Decided: April 26, 1948.
THE STATE OF NEW JERSEY, DEFENDANT IN ERROR,
LEOPOLD W. BRANDENBURG, SADIE STROHMEYER, FRED STROHMEYER AND FRED NELL, PLAINTIFFS IN ERROR
For the defendant in error, Walter G. Winne, Prosecutor of the Pleas of Bergen County, and Wallace S. DePuy, Assistant Prosecutor of the Pleas.
For the plaintiffs in error, Fred G. Schlosser, Joseph W. Marini and Samuel L. Hirschberg.
Before Case, Chief Justice, and Justice Burling.
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The opinion of the court was delivered by
CASE, CHIEF JUSTICE. Plaintiffs in error, herein called defendants, stand convicted of producing the miscarriage of a pregnant married woman, one Doreen Stilger. Brandenburg is a licensed physician and surgeon and was convicted as a principal offender. The Strohmeyers and Nell were convicted as aiders and abettors. The case comes up on assignments of error and on specifications for reversal under R.S. 2:195-16.
Defendants first contend that the trial court erred in refusing to charge that the indictment was not evidence against any of the defendants and was not to be considered as evidence during the deliberations of the jury on the evidence in the case. It was held by the Court of Errors and Appeals in State v. D'Orio, 136 N.J.L. 204, that although it was proper for the trial judge to charge the jury that an indictment is no evidence of guilt, it is not reversible error to refuse such charge where presumption of innocence, burden of proof and reasonable doubt are properly charged unless something can be pointed to in the charge or in the conduct of the trial from which it might be said that the jury could have been misled into thinking that the indictment was evidential. The application of that rule to the incidents of the present trial leads us to conclude that the refusal did not constitute reversible error.
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It is next said that the court erred in permitting the jury to consider, as competent, testimony regarding allegedly criminal abortions performed upon two women named Caruso and Van Heusen, respectively. The named persons were women who were operated on by Dr. Brandenburg for the removal of embryos at the same time and place as was Mrs. Stilger. The court charged that the testimony was competent for the purpose of determining the question of intent with which the act was committed upon Mrs. Stilger but that the jury was only to pass upon the guilt of the defendants in the case involving Mrs. Stilger. We consider that the disputed proofs were admissible for the stated purpose and that the court charged soundly in that respect. State v. Sturchio, 130 N.J.L. 259; affirmed, 131 Id. 256; State v. Weiss, 130 Id. 149; affirmed, 131 Id. 228.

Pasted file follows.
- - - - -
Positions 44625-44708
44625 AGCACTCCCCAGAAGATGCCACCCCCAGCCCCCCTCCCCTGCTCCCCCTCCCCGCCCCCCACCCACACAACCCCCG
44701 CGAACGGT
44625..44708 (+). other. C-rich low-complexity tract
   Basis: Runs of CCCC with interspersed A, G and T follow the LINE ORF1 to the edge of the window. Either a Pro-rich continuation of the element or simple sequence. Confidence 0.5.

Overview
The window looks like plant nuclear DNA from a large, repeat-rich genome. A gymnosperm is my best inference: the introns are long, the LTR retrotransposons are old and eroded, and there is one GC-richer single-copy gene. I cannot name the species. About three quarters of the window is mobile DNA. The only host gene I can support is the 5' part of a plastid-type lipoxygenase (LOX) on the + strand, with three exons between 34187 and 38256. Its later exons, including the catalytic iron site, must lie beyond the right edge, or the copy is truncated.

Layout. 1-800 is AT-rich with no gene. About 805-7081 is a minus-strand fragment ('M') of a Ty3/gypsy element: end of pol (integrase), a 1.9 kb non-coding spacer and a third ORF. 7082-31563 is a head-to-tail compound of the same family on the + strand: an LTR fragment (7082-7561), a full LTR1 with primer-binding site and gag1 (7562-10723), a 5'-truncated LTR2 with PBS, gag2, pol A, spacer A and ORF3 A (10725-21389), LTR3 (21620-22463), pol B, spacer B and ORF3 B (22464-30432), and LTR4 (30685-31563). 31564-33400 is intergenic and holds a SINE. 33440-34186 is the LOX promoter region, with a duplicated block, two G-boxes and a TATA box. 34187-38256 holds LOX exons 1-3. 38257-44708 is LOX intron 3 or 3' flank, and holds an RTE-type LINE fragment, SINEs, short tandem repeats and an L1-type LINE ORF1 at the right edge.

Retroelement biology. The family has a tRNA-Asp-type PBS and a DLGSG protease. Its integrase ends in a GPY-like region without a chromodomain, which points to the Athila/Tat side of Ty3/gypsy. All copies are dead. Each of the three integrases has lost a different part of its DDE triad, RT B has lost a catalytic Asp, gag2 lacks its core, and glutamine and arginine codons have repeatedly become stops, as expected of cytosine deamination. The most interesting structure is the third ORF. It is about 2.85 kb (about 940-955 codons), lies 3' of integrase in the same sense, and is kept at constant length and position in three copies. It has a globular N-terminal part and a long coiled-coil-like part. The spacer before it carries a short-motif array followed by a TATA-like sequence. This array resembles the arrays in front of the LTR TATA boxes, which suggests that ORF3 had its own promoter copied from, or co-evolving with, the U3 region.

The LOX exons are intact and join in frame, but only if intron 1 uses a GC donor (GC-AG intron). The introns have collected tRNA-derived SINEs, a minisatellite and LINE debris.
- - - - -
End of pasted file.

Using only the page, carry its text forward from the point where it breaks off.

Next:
Defendants next complain of the refusal of the court to charge: "If any of the defendants has admitted conviction of crime, the jury are to consider that fact only for the purpose of affecting credibility as a witness." The matter had relation to the admission by Dr. Brandenburg that he had been convicted of crime. The court, commenting thereon, said, "You may, therefore, as jurors take that into consideration in determining whether or not you will believe the witness, or what weight, or credit you shall, in your judgment, accord to the testimony of that witness." The subject-matter of the request was adequately charged. We find no error in the matter thus advanced.
It is next said that there was error in the charge and in refusals to charge as follows: The court charged:
"Lawful justification is used in the sense of necessity. It is a defense that the destruction of the child's life was necessary to save that of the mother, but it should be remembered that necessity of this class must be strictly limited. The right can only be exercised in extremity."
The court declined to charge that the protection of the health of the woman and the protection of her well-being would constitute lawful justification under the statute. The statute (R.S. 2:105-1) provides: